These are great firsts steps in the fight for our privacy, and the use of state action to help shield us from unreasonable searches and seizures.
Even more sweeping measures can be introduced into your state.
Last fall, the Tenth Amendment Center unveiled the OffNow.org campaign to fight against the NSA and its spying on Americans and the millions of others abroad in an unconstitutional dragnet of our digital lives.
You can take action to advance the OffNow campaign on many levels.
On a state level, ask your state lawmakers to introduce the 4th Amendment Preservation Act.
The legal doctrine behind this is “anti-commandeering.” It’s the principle that the federal government doesn’t have the authority to force the states (or local communities) to carry out federal laws, regulatory programs, and the like. The Supreme Court affirmed this three times in recent years, the cases being: 1997 Printz, 2002 New York, 2012 Sebelius. It also affirmed this doctrine in the 1842 Prigg case where states refused to assist the federal government in capturing and returning runaway slaves.
On a local level, introduce resolutions and ordinances of the 4th Amendment Preservation Act.
Protest at your university. The NSA has made partnerships with many universities in all but 7 states. Click here to see what universities are partnered with the NSA in your state. Call for resolutions to be passed by your university to end the partnership.
Don’t let the federal government use students to exploit data or help in the dismantling of encryption standards.
Protest corporate sponsorships that aid in any process to the spy machine.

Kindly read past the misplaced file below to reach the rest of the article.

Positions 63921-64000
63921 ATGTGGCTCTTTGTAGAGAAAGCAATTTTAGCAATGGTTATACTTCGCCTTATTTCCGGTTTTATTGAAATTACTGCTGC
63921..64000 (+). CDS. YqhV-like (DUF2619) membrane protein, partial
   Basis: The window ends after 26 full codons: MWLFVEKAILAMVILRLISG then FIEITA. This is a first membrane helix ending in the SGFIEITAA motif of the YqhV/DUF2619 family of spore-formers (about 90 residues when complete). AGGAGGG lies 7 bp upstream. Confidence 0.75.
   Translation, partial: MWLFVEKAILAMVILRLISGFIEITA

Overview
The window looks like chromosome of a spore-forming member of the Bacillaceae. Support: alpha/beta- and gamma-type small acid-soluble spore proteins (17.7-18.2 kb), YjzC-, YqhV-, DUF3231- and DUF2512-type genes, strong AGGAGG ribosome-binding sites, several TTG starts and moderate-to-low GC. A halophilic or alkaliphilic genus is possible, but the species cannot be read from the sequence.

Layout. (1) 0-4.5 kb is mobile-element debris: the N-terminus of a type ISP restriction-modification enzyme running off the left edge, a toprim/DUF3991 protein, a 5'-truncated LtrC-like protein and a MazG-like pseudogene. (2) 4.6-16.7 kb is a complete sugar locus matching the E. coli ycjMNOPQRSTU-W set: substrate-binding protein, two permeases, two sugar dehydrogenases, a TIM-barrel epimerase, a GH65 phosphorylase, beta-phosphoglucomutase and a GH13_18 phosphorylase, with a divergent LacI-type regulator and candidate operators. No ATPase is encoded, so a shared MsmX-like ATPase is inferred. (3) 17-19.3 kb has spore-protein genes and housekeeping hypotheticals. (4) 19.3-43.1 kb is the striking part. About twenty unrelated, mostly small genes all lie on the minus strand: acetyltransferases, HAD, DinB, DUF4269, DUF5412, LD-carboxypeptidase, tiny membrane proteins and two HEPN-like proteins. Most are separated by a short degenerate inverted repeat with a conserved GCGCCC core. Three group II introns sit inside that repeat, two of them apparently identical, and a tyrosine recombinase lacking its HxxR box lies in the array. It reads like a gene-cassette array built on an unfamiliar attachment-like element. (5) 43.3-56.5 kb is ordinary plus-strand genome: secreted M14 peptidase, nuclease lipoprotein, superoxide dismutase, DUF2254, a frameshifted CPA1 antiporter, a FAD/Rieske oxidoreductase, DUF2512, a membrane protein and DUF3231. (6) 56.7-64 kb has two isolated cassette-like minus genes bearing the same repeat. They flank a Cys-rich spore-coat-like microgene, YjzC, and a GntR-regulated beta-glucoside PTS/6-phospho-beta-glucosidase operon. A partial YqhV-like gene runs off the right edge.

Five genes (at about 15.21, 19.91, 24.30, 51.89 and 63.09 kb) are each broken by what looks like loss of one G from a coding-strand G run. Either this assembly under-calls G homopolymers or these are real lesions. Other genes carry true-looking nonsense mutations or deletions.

Opposing NSA spying on many levels will virtually shut down government spying. It first strips away resources desperately needed to store our personal data.
It stops coordination of illegally obtained surveillance to be used in criminal courts. Early last year, it was revealed that the NSA coordinates with other federal and state law enforcement authorities to help in convictions. The 4th Amendment Protection Act bans on all law enforcement acceptance of information provided without warrant, by the NSA or it’s Special Operations Division (SOD) and then hide the true origin of how this data was obtained.
The NSA needs corporations to hand over their data. Make sure your state has severe penalties on the books for any corporations providing services for or on behalf of the state which fill the gap and provide the NSA the resources it requires to stay functional.
The spying our federal government, is not doing this in the name of national security. A White House Review Panel concluded none of the blanket warrantless seizure of our online and communications data have not stopped one terrorist attack.
In fact, recent revelations have shown us that the NSA is using our own devices against us by tracking our every move with our phones, accessing our microphones and cameras, and even tracking our every keystroke.
The NSA in conjunction with the NDAA 2012 and 2014 will be used a sort of Bill of Attainder. The spying is not directed at terrorists, but the individuals here in the US and abroad.